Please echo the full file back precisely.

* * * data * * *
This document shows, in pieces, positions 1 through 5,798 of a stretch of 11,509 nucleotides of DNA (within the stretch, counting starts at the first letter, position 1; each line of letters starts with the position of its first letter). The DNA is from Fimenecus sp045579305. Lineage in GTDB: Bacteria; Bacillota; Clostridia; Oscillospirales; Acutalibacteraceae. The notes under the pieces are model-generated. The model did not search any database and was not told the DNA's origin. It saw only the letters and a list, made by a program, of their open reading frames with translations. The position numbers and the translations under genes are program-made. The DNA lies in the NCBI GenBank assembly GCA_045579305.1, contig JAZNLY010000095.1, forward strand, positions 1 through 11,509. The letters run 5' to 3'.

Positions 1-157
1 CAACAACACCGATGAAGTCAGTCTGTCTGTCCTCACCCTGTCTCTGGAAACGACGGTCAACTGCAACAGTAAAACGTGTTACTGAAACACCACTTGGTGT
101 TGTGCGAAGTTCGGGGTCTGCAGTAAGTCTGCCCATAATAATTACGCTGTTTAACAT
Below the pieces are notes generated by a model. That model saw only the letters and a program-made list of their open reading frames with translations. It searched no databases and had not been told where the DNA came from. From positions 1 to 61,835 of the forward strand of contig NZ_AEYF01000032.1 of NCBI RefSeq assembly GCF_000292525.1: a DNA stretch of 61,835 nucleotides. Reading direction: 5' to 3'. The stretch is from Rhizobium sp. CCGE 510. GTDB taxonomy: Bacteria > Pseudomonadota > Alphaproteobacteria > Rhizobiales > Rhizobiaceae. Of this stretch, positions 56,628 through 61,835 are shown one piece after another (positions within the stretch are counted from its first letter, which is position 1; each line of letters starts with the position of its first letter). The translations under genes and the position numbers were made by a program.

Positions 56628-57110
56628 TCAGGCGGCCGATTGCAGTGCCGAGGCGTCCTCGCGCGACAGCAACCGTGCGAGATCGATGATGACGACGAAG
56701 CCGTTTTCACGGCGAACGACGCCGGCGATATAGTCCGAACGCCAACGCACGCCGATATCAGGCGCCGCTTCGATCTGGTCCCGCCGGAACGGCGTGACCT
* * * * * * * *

This document shows, in pieces, positions 1 through 5,798 of a stretch of 11,509 nucleotides of DNA (within the stretch, counting starts at the first letter, position 1; each line of letters starts with the position of its first letter). The DNA is from Fimenecus sp045579305. Lineage in GTDB: Bacteria; Bacillota; Clostridia; Oscillospirales; Acutalibacteraceae. The notes under the pieces are model-generated. The model did not search any database and was not told the DNA's origin. It saw only the letters and a list, made by a program, of their open reading frames with translations. The position numbers and the translations under genes are program-made. The DNA lies in the NCBI GenBank assembly GCA_045579305.1, contig JAZNLY010000095.1, forward strand, positions 1 through 11,509. The letters run 5' to 3'.

Positions 1-157
1 CAACAACACCGATGAAGTCAGTCTGTCTGTCCTCACCCTGTCTCTGGAAACGACGGTCAACTGCAACAGTAAAACGTGTTACTGAAACACCACTTGGTGT
101 TGTGCGAAGTTCGGGGTCTGCAGTAAGTCTGCCCATAATAATTACGCTGTTTAACAT
Below the pieces are notes generated by a model. That model saw only the letters and a program-made list of their open reading frames with translations. It searched no databases and had not been told where the DNA came from. From positions 1 to 61,835 of the forward strand of contig NZ_AEYF01000032.1 of NCBI RefSeq assembly GCF_000292525.1: a DNA stretch of 61,835 nucleotides. Reading direction: 5' to 3'. The stretch is from Rhizobium sp. CCGE 510. GTDB taxonomy: Bacteria > Pseudomonadota > Alphaproteobacteria > Rhizobiales > Rhizobiaceae. Of this stretch, positions 56,628 through 61,835 are shown one piece after another (positions within the stretch are counted from its first letter, which is position 1; each line of letters starts with the position of its first letter). The translations under genes and the position numbers were made by a program.

Positions 56628-57110
56628 TCAGGCGGCCGATTGCAGTGCCGAGGCGTCCTCGCGCGACAGCAACCGTGCGAGATCGATGATGACGACGAAG
56701 CCGTTTTCACGGCGAACGACGCCGGCGATATAGTCCGAACGCCAACGCACGCCGATATCAGGCGCCGCTTCGATCTGGTCCCGCCGGAACGGCGTGACCT